Starring: Bruce Dern, Will Forte, June Squibb
Director: Alexander Payne
Screenplay: Bob Nelson
Drama, Rated: R
Running Time: 115 minutes
Release Date: December 6, 2013
Greg, what’s this? Another movie about Lincoln?
Nope. It’s Bruce Dern and a million dollar prize. Let’s Recap.
Nebraska begins with Woody Grant (Bruce Dern) walking along a highway in Billings, Montana. Woody has just received notification in the mail that he has won a $1 million sweepstakes prize and must travel to Lincoln, Nebraska to claim his winnings. His son, David (Will Forte) finds Woody and tries to convince him that the sweepstakes is a scam. Woody refuses to believe him and will do everything in his power to get to Lincoln, even if it means walking the entire distance of 700 miles.
But David takes pity on his alcoholic dad and agrees to drive him to Nebraska. They stop along the way in Woody’s home town of Hawthorne where they meet a bunch of Woody’s old friends and family. Hawthorne hasn’t changed much since Woody left it 30 years ago. Everyone treats Woody pretty much as they did when he lived there – dismissively. Things are going pretty well when Woody lets slip that he’s won a million dollars. That’s when the tides change and people’s true feelings come out.
Greg, Nebraska is a moving story about a son’s journey of discovery with his aging father. This movie is, simply, a story about a man’s love for his father and how that love is tested. It is tested by the father’s alcoholism, the father’s growing dementia, and some secrets about the father’s past. Through it all, we see how love prevails.
The son David undergoes a subtle but important transformation in this story. At first, he indulges the father’s get-rich fantasy as simply a way of keeping the peace. But as the story unfolds, the son develops a growing awareness of the deeper significance of his father’s dream. This revelation about the journey becomes a breakthrough that does more than just bring about the son’s own personal transformation. It also leads to a deepened and more meaningful relationship with his father.
You’re right, Scott. David has always seen his father as a flawed man and it seems he never really connected with his dad. He believes that Woody was not a very good father. But by travelling back to Woody’s boyhood home, he begins to realize that Woody had a difficult childhood and was, perhaps, more well-adjusted than he at first thought.
This is a textured movie. We’re witness to sibling rivalry between the two brothers David and Ross (Bob Odenkirk). David’s mother Kate (June Squibb) thinks Woody is senile and should be put in a home. She constantly complains that Woody is no help around the house. And the portrait director Alexander Payne paints of small town America is brought home with the silent viewing of football games or sitting on the roadside watching cars go by. It was a very familiar picture for me.
There is so much to like about this film. Many good choices were made by director Alexander Payne. For starters, the decision to film Nebraska in black and white enables the movie to capture the bleakness of the wintry landscape of the upper midwest. It also underscores the simplicity and transparency of the people that David and Woody meet. The cinematography in Nebraska is stark, cold, sweeping, and as big and as desolate as the prairie land itself.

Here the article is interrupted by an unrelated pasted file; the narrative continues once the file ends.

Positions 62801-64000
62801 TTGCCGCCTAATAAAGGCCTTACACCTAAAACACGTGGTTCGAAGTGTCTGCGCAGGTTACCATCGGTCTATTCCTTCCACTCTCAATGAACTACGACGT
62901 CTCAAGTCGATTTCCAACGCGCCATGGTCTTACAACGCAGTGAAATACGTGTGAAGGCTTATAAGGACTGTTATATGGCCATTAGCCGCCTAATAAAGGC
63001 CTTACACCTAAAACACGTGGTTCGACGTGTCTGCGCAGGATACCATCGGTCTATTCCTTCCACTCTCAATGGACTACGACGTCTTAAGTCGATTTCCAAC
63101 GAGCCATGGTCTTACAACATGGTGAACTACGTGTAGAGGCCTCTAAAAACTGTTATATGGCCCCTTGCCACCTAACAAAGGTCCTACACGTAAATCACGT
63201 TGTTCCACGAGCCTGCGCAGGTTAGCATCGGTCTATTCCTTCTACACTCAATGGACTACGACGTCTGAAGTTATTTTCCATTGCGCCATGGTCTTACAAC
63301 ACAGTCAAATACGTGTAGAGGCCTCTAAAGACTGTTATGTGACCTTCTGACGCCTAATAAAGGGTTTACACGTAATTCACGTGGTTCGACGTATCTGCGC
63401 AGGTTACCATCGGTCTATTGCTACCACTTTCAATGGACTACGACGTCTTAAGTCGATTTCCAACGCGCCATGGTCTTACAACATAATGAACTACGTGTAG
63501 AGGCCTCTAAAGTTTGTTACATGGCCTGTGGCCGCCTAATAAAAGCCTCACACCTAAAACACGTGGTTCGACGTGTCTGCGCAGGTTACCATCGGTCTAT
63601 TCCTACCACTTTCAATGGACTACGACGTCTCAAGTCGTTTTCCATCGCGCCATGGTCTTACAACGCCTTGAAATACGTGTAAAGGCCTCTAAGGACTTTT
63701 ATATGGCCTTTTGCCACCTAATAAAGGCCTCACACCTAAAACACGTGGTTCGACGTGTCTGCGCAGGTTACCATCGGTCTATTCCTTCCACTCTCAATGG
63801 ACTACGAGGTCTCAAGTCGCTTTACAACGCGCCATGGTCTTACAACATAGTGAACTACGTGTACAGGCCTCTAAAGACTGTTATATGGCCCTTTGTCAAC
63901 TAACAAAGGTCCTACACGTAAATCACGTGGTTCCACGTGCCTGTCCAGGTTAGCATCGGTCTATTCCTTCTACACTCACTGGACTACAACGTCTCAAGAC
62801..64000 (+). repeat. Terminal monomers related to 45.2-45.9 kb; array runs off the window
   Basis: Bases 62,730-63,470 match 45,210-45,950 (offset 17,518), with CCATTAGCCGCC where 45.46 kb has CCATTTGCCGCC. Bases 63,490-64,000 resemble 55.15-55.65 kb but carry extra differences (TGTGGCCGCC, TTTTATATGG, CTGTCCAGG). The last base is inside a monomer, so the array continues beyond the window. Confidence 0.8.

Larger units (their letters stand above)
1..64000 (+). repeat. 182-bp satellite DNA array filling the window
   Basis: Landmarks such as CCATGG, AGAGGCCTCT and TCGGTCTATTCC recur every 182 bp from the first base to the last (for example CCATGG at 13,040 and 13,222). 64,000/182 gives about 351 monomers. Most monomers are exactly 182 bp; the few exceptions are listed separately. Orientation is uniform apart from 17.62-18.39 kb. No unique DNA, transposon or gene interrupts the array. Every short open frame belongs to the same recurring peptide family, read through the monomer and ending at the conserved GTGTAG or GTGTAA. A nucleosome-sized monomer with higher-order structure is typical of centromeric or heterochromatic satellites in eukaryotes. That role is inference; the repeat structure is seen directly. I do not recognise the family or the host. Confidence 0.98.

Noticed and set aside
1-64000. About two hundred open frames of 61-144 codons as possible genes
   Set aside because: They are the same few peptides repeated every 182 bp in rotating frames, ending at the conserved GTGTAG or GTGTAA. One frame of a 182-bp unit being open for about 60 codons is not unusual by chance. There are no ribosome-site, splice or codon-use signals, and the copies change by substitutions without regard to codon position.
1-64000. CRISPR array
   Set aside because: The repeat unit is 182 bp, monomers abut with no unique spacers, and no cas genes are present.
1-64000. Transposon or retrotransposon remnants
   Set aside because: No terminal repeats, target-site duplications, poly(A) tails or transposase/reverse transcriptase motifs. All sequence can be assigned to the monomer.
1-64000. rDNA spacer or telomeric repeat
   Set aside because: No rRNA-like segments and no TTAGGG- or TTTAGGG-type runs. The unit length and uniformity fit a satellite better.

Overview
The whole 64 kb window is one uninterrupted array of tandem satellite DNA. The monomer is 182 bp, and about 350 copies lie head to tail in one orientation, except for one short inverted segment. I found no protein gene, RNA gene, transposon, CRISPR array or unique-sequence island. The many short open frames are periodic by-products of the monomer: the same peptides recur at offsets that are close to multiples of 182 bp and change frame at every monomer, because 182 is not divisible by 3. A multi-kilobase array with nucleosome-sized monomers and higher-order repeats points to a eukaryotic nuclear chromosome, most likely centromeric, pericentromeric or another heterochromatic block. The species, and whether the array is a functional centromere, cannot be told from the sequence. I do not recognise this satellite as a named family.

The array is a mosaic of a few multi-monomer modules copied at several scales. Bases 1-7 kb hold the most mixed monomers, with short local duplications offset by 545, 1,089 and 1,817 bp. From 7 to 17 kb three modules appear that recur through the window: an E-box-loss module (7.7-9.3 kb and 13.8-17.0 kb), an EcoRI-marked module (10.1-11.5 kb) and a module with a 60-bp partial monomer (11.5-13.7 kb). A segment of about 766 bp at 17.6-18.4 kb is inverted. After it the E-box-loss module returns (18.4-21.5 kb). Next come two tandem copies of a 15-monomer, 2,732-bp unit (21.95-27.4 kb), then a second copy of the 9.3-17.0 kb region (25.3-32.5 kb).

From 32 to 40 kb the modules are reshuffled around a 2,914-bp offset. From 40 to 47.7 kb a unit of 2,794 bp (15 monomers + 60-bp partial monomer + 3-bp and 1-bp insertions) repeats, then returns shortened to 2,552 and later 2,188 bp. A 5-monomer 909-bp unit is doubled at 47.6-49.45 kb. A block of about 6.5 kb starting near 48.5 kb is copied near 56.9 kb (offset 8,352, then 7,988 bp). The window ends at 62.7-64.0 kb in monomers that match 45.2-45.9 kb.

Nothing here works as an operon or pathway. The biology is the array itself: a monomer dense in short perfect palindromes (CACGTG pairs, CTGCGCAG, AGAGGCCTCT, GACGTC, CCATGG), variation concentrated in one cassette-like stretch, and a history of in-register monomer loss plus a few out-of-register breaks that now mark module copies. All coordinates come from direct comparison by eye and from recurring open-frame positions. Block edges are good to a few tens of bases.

Casting Will Forte as David was also a stroke of genius. Forte is highly effective in portraying the sweet innocence of David as well as the sadness and love that David has for his father. It’s a love that is simple on the surface but we discover that it is also a love riddled with sad complexities. Bruce Dern is brilliant in his role as Woody, a man who is both endearing and pitiful at the same time. Your description of the film and its characters as “textured” is right on the money, Greg.
Woody’s constant return to walking the highways reminded me of The Odyssey. He kept moving from place to place. Each time he landed there were more monsters to fight.
I thought Nebraska was a wonderful story told in the simplest terms about simple people. I enjoyed getting to know Woody step-by-step in his journey. For a good bit of storytelling without being saccharine or patronizing, I give Nebraska 5 out of 5 Reels. This is not a classic hero’s journey. David seemed to be more transformed than did Woody. I award the pair of them 4 out of 5 Heroes.
Woody may have been unable to change given his growing dementia, but he did play a significant role in bringing about his son David’s transformation. David turns out to be one of the most likeable characters in the movies in the year 2013. The hero journey to Nebraska allows him to grow in ways he never could have anticipated. There is a newfound wisdom and compassion for his father that only this journey could reveal. I agree that his character earns 4 Heroes out of 5.
The movie itself is a terrific artistic achievement in the way it was filmed, directed, and executed by everyone involved. The look and feel of Nebraska is unlike anything we’ve seen in the movies this year. I was going to give it 4 out of 5 Reels, but Greg, you’ve helped convince me that it deserves the entire 5 Reels.